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Original Research: Diffuse Lung Disease |

Exome Sequencing Identifies Mutant TINF2 in a Family With Pulmonary FibrosisMutant TINF2 in Familial Pulmonary Fibrosis FREE TO VIEW

Jonathan K. Alder, PhD; Susan E. Stanley, BS; Christa L. Wagner, BA; Makenzie Hamilton, BS; Vidya Sagar Hanumanthu, MBBS; Mary Armanios, MD
Author and Funding Information

From the Department of Oncology and Sidney Kimmel Comprehensive Cancer Center (Drs Alder, Hanumanthu, and Armanios and Mss Stanley and Wagner) and the McKusick-Nathans Institute of Genetic Medicine (Mss Stanley and Wagner and Drs Hanumanthu and Armanios), Johns Hopkins University School of Medicine, Baltimore, MD; and the Department of Physiology and Developmental Biology (Dr Alder and Ms Hamilton), Brigham Young University, Provo, UT.

CORRESPONDENCE TO: Mary Armanios, MD, 1650 Orleans St, CRB 1, Room 186, Baltimore, MD 21287; e-mail: marmani1@jhmi.edu


Dr Alder and Ms Stanley contributed equally to this work.

FUNDING/SUPPORT: This work was supported by the National Institutes of Health (NIH) [Grant RO1 CA160433] and by the Commonwealth Foundation (to Dr Armanios). Dr Alder received support from the NIH [Grant R00 HL113105], and Ms Stanley received support from the NIH [Grant T32 GM007309].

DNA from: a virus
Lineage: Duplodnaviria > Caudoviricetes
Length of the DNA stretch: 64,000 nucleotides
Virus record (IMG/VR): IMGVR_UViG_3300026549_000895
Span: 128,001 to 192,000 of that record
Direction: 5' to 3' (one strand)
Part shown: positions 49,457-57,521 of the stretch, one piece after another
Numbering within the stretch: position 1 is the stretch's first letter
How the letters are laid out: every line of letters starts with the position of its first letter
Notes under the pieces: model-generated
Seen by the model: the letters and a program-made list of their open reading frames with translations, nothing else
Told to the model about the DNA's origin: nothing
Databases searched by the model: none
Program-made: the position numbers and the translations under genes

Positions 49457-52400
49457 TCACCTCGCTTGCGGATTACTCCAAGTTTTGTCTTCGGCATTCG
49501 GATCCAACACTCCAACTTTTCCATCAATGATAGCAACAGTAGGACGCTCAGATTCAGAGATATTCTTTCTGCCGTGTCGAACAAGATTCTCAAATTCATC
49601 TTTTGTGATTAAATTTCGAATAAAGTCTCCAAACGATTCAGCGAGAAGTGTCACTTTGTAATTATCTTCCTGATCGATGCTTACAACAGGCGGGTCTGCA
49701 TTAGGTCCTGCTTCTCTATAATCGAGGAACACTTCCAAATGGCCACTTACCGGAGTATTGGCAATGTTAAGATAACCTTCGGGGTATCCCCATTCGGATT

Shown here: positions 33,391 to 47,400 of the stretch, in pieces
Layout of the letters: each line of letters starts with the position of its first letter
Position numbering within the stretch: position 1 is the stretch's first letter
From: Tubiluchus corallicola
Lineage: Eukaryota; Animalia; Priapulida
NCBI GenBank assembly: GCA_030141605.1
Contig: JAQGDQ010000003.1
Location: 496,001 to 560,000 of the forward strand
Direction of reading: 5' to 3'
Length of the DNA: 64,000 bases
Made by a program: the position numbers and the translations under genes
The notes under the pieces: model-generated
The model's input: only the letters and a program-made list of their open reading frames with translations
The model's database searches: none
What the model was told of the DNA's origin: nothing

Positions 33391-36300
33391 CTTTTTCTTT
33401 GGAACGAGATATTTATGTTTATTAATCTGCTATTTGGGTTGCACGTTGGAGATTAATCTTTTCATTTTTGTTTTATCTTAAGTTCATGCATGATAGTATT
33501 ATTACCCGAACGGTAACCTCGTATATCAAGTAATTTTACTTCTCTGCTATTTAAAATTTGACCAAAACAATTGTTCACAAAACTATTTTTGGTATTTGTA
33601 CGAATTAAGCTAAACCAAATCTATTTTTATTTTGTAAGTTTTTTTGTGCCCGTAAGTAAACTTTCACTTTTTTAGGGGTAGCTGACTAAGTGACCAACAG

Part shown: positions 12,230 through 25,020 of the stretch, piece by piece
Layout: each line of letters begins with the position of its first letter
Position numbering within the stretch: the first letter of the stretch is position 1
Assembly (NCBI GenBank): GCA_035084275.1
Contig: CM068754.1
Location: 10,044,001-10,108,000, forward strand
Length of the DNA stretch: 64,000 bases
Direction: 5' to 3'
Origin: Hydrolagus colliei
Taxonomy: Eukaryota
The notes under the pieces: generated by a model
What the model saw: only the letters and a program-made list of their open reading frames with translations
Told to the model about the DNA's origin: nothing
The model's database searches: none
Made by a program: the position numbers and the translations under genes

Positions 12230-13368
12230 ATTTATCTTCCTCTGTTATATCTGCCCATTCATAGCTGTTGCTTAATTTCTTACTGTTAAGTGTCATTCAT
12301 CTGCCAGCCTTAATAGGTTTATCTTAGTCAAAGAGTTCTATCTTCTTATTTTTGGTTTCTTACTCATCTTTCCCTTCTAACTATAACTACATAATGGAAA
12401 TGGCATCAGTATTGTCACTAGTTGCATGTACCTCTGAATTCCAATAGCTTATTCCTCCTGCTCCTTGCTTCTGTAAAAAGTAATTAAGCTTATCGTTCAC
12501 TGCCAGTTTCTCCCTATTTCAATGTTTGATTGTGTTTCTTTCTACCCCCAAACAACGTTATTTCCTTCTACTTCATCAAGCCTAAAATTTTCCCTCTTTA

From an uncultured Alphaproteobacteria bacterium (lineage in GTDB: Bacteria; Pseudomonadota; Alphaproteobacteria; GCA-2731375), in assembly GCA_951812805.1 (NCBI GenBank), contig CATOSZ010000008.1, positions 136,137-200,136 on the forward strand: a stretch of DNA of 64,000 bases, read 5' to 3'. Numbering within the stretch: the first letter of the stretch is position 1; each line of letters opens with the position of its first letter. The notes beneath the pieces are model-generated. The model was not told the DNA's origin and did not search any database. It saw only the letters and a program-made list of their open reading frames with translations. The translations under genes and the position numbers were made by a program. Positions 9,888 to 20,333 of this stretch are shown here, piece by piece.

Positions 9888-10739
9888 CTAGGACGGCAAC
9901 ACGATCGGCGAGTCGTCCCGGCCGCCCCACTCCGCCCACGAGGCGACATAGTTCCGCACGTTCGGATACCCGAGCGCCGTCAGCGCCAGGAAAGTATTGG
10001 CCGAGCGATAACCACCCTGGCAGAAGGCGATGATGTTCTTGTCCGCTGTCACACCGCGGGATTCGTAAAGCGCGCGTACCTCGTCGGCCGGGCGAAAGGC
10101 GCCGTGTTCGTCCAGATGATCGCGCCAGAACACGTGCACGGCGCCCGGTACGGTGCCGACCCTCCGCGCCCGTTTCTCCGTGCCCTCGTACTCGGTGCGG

Reproduction of this article is prohibited without written permission from the American College of Chest Physicians. See online for more details.


Chest. 2015;147(5):1361-1368. doi:10.1378/chest.14-1947
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BACKGROUND:  Short telomeres are a common defect in idiopathic pulmonary fibrosis, yet mutations in the telomerase genes account for only a subset of these cases.

METHODS:  We identified a family with pulmonary fibrosis, idiopathic infertility, and short telomeres.

RESULTS:  Exome sequencing of blood-derived DNA revealed two mutations in the telomere-binding protein TINF2. The first was a 15-base-pair deletion encompassing the exon 6 splice acceptor site, and the second was a missense mutation, Thr284Arg. Haplotype analysis indicated both variants fell on the same allele. However, lung-derived DNA showed predominantly the Thr284Arg allele, indicating that the deletion seen in the blood was acquired and may have a protective advantage because it diminished expression of the missense mutation. This mosaicism may represent functional reversion in telomere syndromes similar to that described for Fanconi anemia. No mutations were identified in over 40 uncharacterized pulmonary fibrosis probands suggesting that mutant TINF2 accounts for a small subset of familial cases. However, similar to affected individuals in this family, we identified a history of male and female infertility preceding the onset of pulmonary fibrosis in 11% of TERT and TR mutation carriers (five of 45).

CONCLUSIONS:  Our findings identify TINF2 as a mutant telomere gene in familial pulmonary fibrosis and suggest that infertility may precede the presentation of pulmonary fibrosis in a small subset of adults with telomere syndromes.

Figures in this Article